2019 - Bye Bye Plastic Bags

Bye Bye Plastic Bags

"Welcome to Bali," the Balinese sisters Melati and
Isabel Wijsen say, hands pressed together in the
Balinese greeting gesture. "Do you have any plas-
tic bags to declare1?" The sisters ask visitors this
question when arriving at Bali's International Air-
port. Melati and Isabel dream of a day when plas-
tic bags will be illegal in Bali. "We want people to
arrive on the island and there will be no plastic
bags," Melati says.

In the old days Balinese people only used organic materials leaving no waste behind. But
today the island is covered with rubbish. Much of the rubbish in Bali is not collected, some
of it is burnt and pollutes the air heavily, some is simply dumped in rivers. "In Bali we
produce 680 cubic metres of plastic a day as nearly everything you buy is packed in plastic
bags. That's the size of a fourteen-storey2 building," Isabel says. "Unfortunately less than
five per cent of the plastic bags get recycled."
Worldwide, plastic is a threat to wildlife. Plastic bags cause the death of fish and other
animals. Just recently a whale was found with over 80 plastic bags in its stomach. It died
because the plastic had made it impossible for the whale to hunt and eat. Before it died it
had been in pain for several days.

At the age of 10 and 12, Melati and Isabel had a lesson at Green School in Bali about change
makers like Nelson Mandela, Martin Luther King and Mahatma Gandhi and asked them-
selves, "What can we do as kids on the island of Bali to make the world a better place?"
They knew rubbish was a big problem in Bali which seemed impossible to solve. And then
they found out that Rwanda, a country in Africa, had banned plastic bags in 2008. "If one
of the poorest countries succeeded in doing that, Bali should start to act as well," Melati
says. So the sisters decided not to wait until they were older.

That is why they founded the campaign Bye Bye Plastic Bags. They collected thousands of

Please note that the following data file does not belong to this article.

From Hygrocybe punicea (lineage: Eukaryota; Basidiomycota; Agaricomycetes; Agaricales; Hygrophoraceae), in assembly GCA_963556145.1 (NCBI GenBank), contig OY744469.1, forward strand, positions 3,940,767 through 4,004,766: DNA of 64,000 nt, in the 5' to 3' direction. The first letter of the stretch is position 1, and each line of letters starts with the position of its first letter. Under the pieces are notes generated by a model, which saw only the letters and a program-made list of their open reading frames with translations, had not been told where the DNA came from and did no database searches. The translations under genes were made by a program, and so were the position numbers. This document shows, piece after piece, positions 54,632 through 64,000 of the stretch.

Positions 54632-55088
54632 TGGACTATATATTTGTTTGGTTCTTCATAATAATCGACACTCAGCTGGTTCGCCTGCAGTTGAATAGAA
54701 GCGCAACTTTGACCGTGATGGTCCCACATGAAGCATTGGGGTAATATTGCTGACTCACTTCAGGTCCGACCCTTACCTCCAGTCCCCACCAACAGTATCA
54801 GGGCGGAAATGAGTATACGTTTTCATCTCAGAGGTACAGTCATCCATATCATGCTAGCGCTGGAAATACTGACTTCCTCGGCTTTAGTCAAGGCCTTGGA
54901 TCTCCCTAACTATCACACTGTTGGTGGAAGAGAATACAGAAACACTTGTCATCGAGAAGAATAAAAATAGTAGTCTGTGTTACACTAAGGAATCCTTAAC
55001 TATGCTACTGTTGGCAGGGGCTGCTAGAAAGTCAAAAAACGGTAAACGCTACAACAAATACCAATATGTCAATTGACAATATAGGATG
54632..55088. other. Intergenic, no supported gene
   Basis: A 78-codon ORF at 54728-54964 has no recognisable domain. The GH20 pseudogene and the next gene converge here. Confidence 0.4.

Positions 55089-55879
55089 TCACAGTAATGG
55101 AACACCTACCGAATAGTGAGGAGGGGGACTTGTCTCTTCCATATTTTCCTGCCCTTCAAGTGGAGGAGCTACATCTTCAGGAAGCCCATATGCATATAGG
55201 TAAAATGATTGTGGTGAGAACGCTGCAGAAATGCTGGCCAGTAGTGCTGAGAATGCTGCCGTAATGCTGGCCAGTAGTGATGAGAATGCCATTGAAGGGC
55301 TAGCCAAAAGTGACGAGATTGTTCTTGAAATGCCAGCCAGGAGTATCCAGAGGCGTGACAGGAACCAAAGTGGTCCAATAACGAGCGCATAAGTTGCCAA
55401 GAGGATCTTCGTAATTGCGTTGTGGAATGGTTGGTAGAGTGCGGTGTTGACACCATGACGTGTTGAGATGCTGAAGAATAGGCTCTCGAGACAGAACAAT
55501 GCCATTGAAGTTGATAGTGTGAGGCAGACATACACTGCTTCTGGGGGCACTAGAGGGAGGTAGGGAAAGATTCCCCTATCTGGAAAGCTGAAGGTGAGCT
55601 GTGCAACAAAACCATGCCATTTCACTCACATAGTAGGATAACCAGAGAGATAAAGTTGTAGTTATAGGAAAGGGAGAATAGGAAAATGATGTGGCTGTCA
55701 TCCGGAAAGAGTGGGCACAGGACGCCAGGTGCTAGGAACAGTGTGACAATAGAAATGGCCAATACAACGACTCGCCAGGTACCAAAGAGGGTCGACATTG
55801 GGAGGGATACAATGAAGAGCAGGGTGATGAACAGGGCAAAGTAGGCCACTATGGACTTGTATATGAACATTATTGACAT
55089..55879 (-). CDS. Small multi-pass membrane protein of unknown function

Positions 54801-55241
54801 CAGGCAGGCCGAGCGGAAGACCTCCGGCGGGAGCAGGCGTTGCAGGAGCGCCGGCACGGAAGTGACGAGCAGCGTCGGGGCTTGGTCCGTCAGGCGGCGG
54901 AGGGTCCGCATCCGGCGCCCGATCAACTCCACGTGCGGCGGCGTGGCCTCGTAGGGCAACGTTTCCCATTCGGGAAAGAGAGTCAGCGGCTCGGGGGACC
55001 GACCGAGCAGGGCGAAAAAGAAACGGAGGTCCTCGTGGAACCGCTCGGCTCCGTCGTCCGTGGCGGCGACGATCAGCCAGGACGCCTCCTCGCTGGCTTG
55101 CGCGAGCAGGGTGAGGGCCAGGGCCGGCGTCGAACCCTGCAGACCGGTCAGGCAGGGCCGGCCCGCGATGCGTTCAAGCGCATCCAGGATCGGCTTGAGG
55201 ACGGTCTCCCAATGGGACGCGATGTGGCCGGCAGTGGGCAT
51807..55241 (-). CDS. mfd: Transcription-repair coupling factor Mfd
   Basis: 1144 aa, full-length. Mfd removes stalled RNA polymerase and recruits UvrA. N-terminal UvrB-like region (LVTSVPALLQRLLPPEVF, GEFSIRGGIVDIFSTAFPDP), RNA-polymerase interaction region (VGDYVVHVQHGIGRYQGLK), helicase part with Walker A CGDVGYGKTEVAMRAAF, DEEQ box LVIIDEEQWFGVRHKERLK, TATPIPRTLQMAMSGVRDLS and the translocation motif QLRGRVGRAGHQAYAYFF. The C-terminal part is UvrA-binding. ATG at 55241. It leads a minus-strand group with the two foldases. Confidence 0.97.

signatures, organized beach clean-ups and school presentations. The girls were even invited
to give a video talk for a famous Internet channel in London and they have inspired
Bye Plastic Bags
campaigns all over the world.


Although well-known by then, it was a challenge for them to get the attention of the Bali-
nese governor, who did not take the matter seriously at first. For one and a half years, Melati
and Isabel tried to meet him – without any success. "We handed in thousands of signatures,
but there was no reaction," Melati says. Then, on a trip to India they gave a talk and visited
the home of Mahatma Gandhi, who had reached his goals through peaceful actions like
marches and hunger strikes in the 1940s. Having learned about the power of hunger strikes,
the girls – still frustrated as there had been no reaction by the governor – decided to start a
hunger strike themselves. It was successful because of a huge reaction on social media and
twenty-four hours later the governor agreed to help. He even sent the police to escort Melati
and Isabel to his office and was proud of them in the end.
Melati and her sister believe that the voice of the youngest generation should receive a
large response. "We are the future but we are here now and we are ready. We´ve learned
kids can do things. We can make things happen."
                                                                                                                  (588 words)
Text adapted from: Jewel Topsfield, Sydney Morning Herald, March 12, 2016; https://www.smh.com.au/world/bali-
Jacopo Prisco, The teenagers getting plastic bags banned in Bali, CNN, August 17, 2017;
1 to declare - (beim Zoll) anmelden
2 fourteen-storey - vierzehnstöckig